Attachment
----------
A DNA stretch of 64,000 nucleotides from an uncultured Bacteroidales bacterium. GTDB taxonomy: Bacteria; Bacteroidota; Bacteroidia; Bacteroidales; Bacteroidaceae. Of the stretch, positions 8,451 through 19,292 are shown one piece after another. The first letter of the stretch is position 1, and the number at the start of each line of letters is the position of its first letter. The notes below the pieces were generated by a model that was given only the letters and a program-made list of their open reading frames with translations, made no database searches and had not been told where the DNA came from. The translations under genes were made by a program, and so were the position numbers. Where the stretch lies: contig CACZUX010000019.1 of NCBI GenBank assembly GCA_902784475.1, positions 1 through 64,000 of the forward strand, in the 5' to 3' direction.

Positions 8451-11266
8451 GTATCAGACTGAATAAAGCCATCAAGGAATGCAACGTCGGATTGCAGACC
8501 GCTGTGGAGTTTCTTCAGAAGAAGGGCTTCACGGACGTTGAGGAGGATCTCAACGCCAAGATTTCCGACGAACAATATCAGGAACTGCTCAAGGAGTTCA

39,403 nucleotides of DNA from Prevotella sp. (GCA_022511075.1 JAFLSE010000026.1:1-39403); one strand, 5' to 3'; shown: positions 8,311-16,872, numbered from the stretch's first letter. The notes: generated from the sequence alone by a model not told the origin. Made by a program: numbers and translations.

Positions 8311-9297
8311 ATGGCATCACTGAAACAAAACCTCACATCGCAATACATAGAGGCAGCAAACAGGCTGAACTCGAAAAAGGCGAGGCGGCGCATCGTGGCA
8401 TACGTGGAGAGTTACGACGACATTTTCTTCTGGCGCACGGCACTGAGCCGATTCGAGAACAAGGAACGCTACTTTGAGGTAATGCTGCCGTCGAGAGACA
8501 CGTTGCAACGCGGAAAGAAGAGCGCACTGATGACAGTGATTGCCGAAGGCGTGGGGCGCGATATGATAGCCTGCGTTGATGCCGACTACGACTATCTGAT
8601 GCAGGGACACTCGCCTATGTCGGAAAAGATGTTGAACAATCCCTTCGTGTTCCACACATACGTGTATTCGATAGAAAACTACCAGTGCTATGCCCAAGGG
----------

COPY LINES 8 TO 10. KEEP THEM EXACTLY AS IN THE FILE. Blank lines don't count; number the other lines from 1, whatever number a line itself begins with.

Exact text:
8401 TACGTGGAGAGTTACGACGACATTTTCTTCTGGCGCACGGCACTGAGCCGATTCGAGAACAAGGAACGCTACTTTGAGGTAATGCTGCCGTCGAGAGACA
8501 CGTTGCAACGCGGAAAGAAGAGCGCACTGATGACAGTGATTGCCGAAGGCGTGGGGCGCGATATGATAGCCTGCGTTGATGCCGACTACGACTATCTGAT
8601 GCAGGGACACTCGCCTATGTCGGAAAAGATGTTGAACAATCCCTTCGTGTTCCACACATACGTGTATTCGATAGAAAACTACCAGTGCTATGCCCAAGGG